First published in The Times, Thursday June 23 2016
A couple of years back the playwright and actor Clive Francis was charged with dusting down Ben Travers’s 1927 farce for a revival at London’s Park Theatre. “He wasn’t brilliant with endings,” said Francis. “So hopefully with Ben’s voice firmly in my ear I’ve come up with a twist which will be pleasing to a modern day audience, especially those who have never seen the play.”
Continue reading “Review: Thark – Pitlochry Festival Theatre”
First published in The Times, Monday November 2 2015
The last play that Richard Baron directed for Pitlochry Festival Theatre was Oscar Wilde’s The Importance of Being Earnest, in which the director stuck faithfully by the playwright’s credo that seriousness should be hidden beneath a “sincere and studied triviality”. Graham Greene’s black comedy about a vacuum-cleaner salesman who becomes embroiled in espionage is quite the opposite of Wilde. Its complex story and “winds of change” setting may lend it an air of import, but Greene’s exploration of the British secret service and their role in Cuba on the eve of revolution is never more than skin deep.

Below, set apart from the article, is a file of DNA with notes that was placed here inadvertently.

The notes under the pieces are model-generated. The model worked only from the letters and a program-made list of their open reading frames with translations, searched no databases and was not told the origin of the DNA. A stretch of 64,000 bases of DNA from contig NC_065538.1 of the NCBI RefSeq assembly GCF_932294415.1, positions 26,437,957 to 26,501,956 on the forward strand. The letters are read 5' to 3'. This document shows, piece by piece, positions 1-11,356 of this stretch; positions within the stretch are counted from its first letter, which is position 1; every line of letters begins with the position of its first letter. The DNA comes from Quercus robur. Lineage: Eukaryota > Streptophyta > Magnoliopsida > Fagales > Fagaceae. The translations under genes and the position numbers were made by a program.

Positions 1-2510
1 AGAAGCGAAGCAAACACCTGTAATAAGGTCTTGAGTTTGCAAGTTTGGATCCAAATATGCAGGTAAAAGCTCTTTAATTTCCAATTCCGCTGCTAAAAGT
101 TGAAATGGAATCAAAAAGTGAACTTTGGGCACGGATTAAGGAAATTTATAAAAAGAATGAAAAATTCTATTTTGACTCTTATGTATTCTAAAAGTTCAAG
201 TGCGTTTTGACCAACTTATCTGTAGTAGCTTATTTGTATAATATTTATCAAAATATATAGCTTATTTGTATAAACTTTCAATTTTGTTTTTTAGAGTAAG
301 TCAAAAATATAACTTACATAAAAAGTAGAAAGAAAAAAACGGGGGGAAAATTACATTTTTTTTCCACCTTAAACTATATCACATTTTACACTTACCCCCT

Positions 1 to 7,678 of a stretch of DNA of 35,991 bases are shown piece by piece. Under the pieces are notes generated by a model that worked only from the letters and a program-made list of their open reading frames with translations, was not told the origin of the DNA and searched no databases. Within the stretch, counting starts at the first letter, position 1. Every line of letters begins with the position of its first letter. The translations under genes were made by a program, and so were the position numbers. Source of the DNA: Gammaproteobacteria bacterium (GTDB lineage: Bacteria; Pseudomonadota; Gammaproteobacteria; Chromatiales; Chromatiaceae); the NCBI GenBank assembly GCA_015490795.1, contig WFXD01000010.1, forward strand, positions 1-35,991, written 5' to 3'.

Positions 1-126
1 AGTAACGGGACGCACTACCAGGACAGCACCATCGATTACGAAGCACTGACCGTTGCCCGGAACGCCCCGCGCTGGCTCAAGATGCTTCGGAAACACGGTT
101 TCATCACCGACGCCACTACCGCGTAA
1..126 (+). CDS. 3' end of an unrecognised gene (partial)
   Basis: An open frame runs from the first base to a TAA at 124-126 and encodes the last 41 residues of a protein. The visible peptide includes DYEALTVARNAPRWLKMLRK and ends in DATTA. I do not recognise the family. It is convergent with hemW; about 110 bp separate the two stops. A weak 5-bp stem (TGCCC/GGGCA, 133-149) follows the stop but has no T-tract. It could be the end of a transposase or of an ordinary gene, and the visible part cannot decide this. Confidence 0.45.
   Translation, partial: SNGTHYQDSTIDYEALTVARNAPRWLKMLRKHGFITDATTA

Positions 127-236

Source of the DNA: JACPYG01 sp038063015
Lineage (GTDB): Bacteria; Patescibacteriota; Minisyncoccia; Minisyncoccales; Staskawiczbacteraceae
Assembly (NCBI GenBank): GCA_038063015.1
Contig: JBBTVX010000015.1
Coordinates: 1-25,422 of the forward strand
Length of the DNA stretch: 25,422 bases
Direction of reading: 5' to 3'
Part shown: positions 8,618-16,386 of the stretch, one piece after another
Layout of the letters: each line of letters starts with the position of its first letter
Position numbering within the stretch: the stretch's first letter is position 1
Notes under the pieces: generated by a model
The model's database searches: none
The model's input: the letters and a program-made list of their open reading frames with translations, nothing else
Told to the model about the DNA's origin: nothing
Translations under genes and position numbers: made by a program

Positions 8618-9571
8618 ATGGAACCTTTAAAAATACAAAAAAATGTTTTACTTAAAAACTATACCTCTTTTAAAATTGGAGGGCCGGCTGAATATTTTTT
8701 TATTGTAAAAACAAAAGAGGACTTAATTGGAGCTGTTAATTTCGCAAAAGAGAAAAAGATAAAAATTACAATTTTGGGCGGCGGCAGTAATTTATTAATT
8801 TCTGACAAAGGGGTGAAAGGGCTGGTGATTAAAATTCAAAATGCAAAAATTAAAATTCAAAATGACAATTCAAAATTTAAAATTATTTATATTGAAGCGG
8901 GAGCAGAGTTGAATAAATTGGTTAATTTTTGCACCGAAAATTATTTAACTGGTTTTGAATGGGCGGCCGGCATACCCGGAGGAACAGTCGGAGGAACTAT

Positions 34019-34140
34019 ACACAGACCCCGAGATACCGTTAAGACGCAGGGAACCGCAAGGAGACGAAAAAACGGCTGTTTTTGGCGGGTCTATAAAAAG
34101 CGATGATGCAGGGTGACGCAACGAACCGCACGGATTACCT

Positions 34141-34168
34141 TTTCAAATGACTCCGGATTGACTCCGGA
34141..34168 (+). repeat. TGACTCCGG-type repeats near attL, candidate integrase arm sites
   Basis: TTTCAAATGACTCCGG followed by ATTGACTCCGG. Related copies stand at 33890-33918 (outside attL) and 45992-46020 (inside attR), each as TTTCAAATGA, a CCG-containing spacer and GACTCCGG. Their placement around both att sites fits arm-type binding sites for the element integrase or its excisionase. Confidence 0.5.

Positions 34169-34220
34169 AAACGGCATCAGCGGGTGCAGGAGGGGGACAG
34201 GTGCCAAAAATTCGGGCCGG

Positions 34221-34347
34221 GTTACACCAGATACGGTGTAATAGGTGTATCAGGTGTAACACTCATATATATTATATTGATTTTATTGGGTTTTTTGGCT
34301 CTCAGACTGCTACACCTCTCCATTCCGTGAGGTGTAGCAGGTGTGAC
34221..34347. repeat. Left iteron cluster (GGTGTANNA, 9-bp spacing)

Continue reading “Review: Our Man in Havana – Pitlochry Festival Theatre”